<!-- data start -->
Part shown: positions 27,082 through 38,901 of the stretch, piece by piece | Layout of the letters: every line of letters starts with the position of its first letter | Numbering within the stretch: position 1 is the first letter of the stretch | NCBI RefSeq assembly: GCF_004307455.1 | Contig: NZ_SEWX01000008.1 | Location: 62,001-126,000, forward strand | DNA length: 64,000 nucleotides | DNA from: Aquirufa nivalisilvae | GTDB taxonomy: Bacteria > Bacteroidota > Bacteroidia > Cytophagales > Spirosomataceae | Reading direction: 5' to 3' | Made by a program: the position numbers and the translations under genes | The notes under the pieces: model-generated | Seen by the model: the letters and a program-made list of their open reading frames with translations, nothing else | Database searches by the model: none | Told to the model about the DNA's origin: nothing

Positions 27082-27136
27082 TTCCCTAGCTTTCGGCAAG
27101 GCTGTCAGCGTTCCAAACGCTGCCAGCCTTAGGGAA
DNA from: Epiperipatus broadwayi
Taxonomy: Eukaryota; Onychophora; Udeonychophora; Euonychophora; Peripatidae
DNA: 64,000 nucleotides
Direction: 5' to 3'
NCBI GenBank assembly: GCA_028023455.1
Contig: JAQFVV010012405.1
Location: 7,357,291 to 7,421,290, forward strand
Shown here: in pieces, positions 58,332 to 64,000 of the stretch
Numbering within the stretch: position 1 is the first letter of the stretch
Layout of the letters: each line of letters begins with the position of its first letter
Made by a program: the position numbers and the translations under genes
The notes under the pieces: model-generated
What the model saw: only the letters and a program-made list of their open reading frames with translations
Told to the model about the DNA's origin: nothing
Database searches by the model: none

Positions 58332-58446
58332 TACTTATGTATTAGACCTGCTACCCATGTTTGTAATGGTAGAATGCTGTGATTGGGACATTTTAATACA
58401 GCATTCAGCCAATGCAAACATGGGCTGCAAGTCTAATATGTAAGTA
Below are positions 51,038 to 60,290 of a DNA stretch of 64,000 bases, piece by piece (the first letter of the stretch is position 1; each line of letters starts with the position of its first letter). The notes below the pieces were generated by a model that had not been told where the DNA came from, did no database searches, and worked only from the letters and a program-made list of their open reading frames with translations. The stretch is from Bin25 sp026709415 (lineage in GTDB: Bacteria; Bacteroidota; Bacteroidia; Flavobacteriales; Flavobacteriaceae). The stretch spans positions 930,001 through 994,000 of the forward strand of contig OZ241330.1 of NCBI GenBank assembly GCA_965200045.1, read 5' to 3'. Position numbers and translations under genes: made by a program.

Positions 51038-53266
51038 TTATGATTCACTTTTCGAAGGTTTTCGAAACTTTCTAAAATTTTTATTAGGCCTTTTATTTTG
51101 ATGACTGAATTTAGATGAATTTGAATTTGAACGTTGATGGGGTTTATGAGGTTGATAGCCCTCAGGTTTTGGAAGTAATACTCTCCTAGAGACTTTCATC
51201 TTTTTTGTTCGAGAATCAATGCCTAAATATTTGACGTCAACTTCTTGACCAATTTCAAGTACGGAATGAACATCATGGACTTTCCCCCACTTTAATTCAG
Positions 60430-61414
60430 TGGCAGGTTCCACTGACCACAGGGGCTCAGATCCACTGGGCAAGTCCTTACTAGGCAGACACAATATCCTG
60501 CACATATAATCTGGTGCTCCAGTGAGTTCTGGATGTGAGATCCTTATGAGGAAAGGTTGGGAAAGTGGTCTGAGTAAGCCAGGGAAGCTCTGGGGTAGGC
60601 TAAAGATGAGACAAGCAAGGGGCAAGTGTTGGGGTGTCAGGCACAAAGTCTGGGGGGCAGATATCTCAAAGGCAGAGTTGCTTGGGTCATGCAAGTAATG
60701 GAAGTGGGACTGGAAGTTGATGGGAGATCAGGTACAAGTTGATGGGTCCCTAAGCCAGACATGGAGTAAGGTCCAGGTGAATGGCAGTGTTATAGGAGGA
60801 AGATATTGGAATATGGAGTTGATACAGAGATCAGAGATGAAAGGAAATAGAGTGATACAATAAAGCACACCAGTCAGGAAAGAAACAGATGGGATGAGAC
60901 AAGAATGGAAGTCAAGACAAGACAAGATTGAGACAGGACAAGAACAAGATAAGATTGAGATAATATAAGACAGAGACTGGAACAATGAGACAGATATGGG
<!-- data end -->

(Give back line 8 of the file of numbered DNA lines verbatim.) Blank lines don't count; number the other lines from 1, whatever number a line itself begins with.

Direction: 5' to 3'